The smell of garlic and onion sizzling in the kitchen is irresistible and brings a smile to everyone’s face. Wild garlic and wild onions in the garden? Not so much.
In fact, where you find wild onions and wild garlic in a garden, you are likely to find a frustrated gardener. Wild onion and wild garlic are both considered “winter” weeds and their bulbous roots and grassy tops make them a pesky plant to get rid of. These weeds emerge in the late fall and persist all through the winter only to then die when the weather warms up in early spring. Make no mistake, these are not the onion and garlic you want to top your next pizza with.
Both of these green grassy weeds grow in clumps and near “hard-to-mow” areas of the garden. They are often confused for one another as they are very similar in appearance. Both wild onions and wild garlic have thin, waxy green leaves. Wild onion leaves are flat and solid, while wild garlic leaves are round and hollow. Wild garlic leaves branch off the mainstem and wild onion leaves emerge from the base.
Aside from their appearance, wild onion and wild garlic have a signature fragrance that linger in the garden when they’ve been cut. After cutting either of the two weeds, a strong odor is released and it can linger for hours.
Spreading quickly, these weeds enter into your garden and can be difficult to remove. Although you may be able to pull or trim the leaves, the bulb remains in the ground and continues to grow and spread. These bulbs eventually create more bulbs which is what causes the plants to grow in clusters.
One must be careful when pulling these plants. They are designed to break away from the mother plant and then the small bulblets continue to spread and grow rapidly. Because of this trait, wild onions and wild garlic can quickly infest a garden or lawn and can be very difficult to remove.
When gardening, if you do come across wild garlic or wild onions, it is important to dig up the full clump of bulbs. Do not shake off any excess dirt or compost this clump. This will just spread the bulbs back into your yard. An infestation can remain in the soil of the yard for years and continue growing in the garden. You should throw any clusters of bulbs directly into the trash.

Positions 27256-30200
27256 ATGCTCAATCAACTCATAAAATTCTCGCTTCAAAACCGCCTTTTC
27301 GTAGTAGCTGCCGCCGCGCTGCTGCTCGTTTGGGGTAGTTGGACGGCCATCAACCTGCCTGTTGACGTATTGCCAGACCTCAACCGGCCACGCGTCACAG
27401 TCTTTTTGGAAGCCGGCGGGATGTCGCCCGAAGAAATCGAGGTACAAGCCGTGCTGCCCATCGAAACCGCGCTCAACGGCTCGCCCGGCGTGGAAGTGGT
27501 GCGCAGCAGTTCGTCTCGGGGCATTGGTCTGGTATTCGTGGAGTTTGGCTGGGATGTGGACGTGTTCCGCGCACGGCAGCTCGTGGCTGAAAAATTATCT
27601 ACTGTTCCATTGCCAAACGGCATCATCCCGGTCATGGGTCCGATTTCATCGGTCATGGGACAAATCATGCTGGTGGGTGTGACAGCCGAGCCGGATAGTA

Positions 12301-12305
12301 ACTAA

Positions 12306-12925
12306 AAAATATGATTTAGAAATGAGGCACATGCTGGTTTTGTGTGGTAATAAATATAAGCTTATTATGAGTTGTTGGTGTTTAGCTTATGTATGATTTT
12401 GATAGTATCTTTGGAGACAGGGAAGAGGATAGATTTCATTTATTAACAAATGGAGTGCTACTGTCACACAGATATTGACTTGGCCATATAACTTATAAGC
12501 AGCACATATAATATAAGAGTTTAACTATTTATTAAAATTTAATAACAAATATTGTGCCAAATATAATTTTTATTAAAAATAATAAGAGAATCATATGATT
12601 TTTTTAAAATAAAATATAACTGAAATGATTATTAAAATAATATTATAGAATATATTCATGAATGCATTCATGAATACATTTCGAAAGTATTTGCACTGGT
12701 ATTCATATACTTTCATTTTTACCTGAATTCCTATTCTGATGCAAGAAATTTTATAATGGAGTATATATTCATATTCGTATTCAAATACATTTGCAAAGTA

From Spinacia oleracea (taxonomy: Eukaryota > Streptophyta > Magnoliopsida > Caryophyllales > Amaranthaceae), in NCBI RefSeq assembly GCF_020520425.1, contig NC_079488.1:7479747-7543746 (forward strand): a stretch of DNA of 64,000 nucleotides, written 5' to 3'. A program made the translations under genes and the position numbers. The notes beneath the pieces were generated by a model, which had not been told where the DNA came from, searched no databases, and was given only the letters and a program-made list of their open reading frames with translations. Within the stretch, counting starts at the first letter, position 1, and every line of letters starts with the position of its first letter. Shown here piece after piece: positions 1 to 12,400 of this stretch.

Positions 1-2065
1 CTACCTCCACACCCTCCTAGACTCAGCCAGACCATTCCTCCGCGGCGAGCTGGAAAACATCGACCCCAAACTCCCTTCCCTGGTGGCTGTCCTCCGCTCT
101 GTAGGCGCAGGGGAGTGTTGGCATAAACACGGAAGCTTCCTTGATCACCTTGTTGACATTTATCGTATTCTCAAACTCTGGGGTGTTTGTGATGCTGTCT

While pulling the plants might actually encourage more spread and growth, there are other options to consider to get a handle on an infestation. Just as counterproductive as weeding, attempting to mulch over the issue does not discourage growth from the wild garlic and wild onion plants. Additionally, both plants have waxy leaves which make it difficult to be penetrated by herbicides. Be careful with using any herbicides in your garden as they can be very harmful to children and pets playing in the yard. Make sure to call a professional before putting anything poisonous in your garden.
Careful attempts at weeding can be a lot of work but can help reduce the spreading of wild garlic and wild onion. Keeping the plants trimmed can also help prevent the spreading of seeds throughout the lawn or garden.
Although the threat that wild garlic and wild onion pose to home gardeners is primarily offensive to the garden’s look and smell, it can be a pesky weed to get rid of. Many of the attempts one can make to remove it from their garden can actually cause it to spread more. When dealing with any chemical approaches, it is important to be careful because it can be harmful to children, pets, and other plants. This is where Houseman Services can help. Call in the experts to solve your infestation in a safe and effective way.